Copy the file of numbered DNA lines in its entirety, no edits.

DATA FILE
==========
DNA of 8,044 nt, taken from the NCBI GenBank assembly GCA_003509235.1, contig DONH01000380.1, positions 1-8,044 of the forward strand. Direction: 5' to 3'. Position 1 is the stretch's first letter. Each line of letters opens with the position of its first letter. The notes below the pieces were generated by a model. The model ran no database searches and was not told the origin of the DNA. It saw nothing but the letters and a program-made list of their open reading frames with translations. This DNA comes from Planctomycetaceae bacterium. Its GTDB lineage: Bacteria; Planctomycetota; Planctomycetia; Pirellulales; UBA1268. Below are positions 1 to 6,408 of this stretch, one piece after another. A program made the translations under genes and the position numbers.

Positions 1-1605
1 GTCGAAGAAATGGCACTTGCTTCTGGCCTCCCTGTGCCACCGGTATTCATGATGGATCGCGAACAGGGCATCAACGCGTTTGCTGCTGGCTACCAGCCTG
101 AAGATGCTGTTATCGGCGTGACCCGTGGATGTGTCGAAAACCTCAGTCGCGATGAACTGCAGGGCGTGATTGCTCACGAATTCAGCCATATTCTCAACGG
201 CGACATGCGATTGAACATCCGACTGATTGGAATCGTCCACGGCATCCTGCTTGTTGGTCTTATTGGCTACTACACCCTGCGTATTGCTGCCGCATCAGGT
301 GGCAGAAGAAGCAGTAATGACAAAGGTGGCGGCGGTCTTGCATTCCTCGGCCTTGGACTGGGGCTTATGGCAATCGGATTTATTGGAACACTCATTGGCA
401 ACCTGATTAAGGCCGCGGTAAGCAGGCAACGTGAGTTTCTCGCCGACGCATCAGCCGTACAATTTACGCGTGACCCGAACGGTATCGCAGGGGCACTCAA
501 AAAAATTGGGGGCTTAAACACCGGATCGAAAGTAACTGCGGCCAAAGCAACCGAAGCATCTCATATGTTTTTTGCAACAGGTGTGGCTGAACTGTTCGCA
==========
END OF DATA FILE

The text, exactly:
DNA of 8,044 nt, taken from the NCBI GenBank assembly GCA_003509235.1, contig DONH01000380.1, positions 1-8,044 of the forward strand. Direction: 5' to 3'. Position 1 is the stretch's first letter. Each line of letters opens with the position of its first letter. The notes below the pieces were generated by a model. The model ran no database searches and was not told the origin of the DNA. It saw nothing but the letters and a program-made list of their open reading frames with translations. This DNA comes from Planctomycetaceae bacterium. Its GTDB lineage: Bacteria; Planctomycetota; Planctomycetia; Pirellulales; UBA1268. Below are positions 1 to 6,408 of this stretch, one piece after another. A program made the translations under genes and the position numbers.

Positions 1-1605
1 GTCGAAGAAATGGCACTTGCTTCTGGCCTCCCTGTGCCACCGGTATTCATGATGGATCGCGAACAGGGCATCAACGCGTTTGCTGCTGGCTACCAGCCTG
101 AAGATGCTGTTATCGGCGTGACCCGTGGATGTGTCGAAAACCTCAGTCGCGATGAACTGCAGGGCGTGATTGCTCACGAATTCAGCCATATTCTCAACGG
201 CGACATGCGATTGAACATCCGACTGATTGGAATCGTCCACGGCATCCTGCTTGTTGGTCTTATTGGCTACTACACCCTGCGTATTGCTGCCGCATCAGGT
301 GGCAGAAGAAGCAGTAATGACAAAGGTGGCGGCGGTCTTGCATTCCTCGGCCTTGGACTGGGGCTTATGGCAATCGGATTTATTGGAACACTCATTGGCA
401 ACCTGATTAAGGCCGCGGTAAGCAGGCAACGTGAGTTTCTCGCCGACGCATCAGCCGTACAATTTACGCGTGACCCGAACGGTATCGCAGGGGCACTCAA
501 AAAAATTGGGGGCTTAAACACCGGATCGAAAGTAACTGCGGCCAAAGCAACCGAAGCATCTCATATGTTTTTTGCAACAGGTGTGGCTGAACTGTTCGCA